Necessary software—different schools or courses may prefer certain internet browsers and certain file storage products (such as Google Drive or OneDrive) to open and submit assignments

A web cam and reliable microphone or headset—many courses will have you communicating through video on a web cam  as well as audibly using a microphone with your professors and peers, and you may also be asked to record yourself for different assignments or projects and send those videos to your instructor. 

Typical Assignments for an Online Course

When it comes to the online classroom, there are many similarities to the traditional class. Most colleges use a Learning Management System (LMS) such as Blackboard or Canvas, to house their online classrooms. Each instructor has the ability to post and structure their class as needed within the LMS. When you first log in, you will usually be greeted by your personal dashboard with your classes listed. You can click on each virtual classroom and can access announcements, modules, assignments, and grades, along with other sections that have been enabled for your course. 

Some of the most common kinds of assignments you will find are:

Discussion Boards allow you and your peers to make comments about what you are learning as well as respond to one another

Assignments will include instructions on how to complete the assignment, any links you may need to explore, papers you should read, or video lectures you should watch, along with how much the assignment is worth and the due date

Group Projects allow you and other class members to collaborate over specifically created assignments or study groups

Tests/Quizzes give instructions on what is required, a due date and time limit (if set), and may give you the option to retake the test or quiz

Grades will show you all your assignments and the scores assigned in one place along with your overall score for the course

While virtual classrooms can initially seem daunting, they are usually very user-friendly; it just takes some time to become familiar with the interface. Ask for help from your peers as they too have learned to navigate their way through online learning.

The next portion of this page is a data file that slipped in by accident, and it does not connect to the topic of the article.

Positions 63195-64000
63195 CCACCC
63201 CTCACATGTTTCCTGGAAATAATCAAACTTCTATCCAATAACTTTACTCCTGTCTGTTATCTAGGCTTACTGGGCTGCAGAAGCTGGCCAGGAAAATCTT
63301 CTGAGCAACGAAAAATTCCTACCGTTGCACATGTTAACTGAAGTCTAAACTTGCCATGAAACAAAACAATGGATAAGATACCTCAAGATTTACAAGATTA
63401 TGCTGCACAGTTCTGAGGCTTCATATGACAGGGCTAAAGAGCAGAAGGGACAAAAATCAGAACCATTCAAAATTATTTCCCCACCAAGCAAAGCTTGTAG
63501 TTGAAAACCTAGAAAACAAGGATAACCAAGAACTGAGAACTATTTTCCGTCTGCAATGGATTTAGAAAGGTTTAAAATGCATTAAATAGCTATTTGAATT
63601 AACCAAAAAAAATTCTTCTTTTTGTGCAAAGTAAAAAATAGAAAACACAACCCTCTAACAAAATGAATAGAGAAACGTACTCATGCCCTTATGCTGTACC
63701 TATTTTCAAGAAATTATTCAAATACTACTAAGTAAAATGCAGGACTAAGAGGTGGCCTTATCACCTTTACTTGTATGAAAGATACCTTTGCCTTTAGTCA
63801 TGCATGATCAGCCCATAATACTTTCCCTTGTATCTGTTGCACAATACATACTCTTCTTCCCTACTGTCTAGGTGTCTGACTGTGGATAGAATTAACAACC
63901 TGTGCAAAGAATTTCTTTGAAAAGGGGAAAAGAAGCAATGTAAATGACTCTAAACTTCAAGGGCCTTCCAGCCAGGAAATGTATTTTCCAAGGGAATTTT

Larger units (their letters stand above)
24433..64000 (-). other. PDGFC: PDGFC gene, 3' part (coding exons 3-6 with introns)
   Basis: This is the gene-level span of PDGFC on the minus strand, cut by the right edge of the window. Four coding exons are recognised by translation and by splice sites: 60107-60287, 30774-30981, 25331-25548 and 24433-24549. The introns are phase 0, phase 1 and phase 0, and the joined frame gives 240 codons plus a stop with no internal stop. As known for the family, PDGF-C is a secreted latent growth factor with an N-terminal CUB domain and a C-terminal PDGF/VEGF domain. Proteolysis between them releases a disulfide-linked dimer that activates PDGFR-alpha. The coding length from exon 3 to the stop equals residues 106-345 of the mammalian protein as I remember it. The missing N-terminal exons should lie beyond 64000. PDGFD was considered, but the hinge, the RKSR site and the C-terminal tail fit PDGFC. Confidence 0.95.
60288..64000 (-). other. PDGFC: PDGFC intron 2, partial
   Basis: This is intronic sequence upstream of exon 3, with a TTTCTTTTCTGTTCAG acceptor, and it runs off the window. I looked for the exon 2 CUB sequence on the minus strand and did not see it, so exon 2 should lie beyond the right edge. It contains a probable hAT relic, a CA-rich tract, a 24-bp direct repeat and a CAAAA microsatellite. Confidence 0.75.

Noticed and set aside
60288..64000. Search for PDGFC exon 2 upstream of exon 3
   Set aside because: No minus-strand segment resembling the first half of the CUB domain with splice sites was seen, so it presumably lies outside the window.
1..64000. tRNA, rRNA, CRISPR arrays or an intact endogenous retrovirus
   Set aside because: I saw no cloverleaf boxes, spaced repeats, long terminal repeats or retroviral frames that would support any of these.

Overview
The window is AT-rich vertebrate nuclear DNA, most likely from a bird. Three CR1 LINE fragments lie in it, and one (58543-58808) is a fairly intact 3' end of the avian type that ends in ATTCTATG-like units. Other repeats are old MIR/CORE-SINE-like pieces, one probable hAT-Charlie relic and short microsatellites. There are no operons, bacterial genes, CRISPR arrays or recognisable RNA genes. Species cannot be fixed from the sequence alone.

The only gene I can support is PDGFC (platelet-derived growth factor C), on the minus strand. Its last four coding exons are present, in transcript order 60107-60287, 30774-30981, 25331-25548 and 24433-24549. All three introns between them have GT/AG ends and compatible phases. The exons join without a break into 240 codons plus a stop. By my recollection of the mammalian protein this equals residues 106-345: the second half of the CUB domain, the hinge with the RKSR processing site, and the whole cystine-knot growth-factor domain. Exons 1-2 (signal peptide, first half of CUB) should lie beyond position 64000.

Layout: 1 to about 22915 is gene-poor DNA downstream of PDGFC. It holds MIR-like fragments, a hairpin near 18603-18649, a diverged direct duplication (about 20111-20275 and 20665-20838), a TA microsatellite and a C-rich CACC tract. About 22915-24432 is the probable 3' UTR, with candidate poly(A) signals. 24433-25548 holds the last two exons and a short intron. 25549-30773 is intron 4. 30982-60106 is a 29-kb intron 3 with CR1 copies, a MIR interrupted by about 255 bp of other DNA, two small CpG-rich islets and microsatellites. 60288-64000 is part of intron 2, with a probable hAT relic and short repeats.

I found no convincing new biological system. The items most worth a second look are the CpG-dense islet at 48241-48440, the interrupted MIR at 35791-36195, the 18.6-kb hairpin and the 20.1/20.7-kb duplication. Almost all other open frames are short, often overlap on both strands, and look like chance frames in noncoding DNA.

Traditional School vs. Online Learning

Online learning allows you the flexibility to learn from anywhere you can get an internet connection. No longer do you have to relocate if you want to study a particular topic that is only offered at a handful of schools. While you may study wherever, online learning also gives you the option to study whenever. An online education gives you the ability to receive an education while you continue in your busy daily life, no matter if it is working, or taking care of the older or younger generation in your life. 

Remember to take into consideration synchronous classes that require you to be online at a particular time of day as you plan out your schedule. Online coursework can allow you to move through the material at your own pace, which can be quicker than if you were working through a paced course. This may allow you to complete courses more quickly

What’s the Amount of Time Needed to be an Online Student?

Time management is important in balancing the time needed for your courses, time to study, work, family, and whatever other obligations you may have. When it comes to online classes, much of the learning and studying falls to you. Some online schools are based on a semester schedule which is about 15-weeks and other courses can be on an accelerated pace of 5-8 weeks. 

There is a general rule of thumb of what kind of time commitment you can expect—

For difficult subjects, plan to study 4 hours a week for every credit hour. If you are taking a 3-credit course that is difficult for you, you can expect to spend 12 hours a week on it.

For easy subjects, it’s expected you will study 2-3 hours every week for every credit hour. If you are taking a 2-credit course, you should set aside 4-6 hours a week to devote to class. 

Not only will you need the necessary time to attend each class, but you will also need time to study and complete assignments.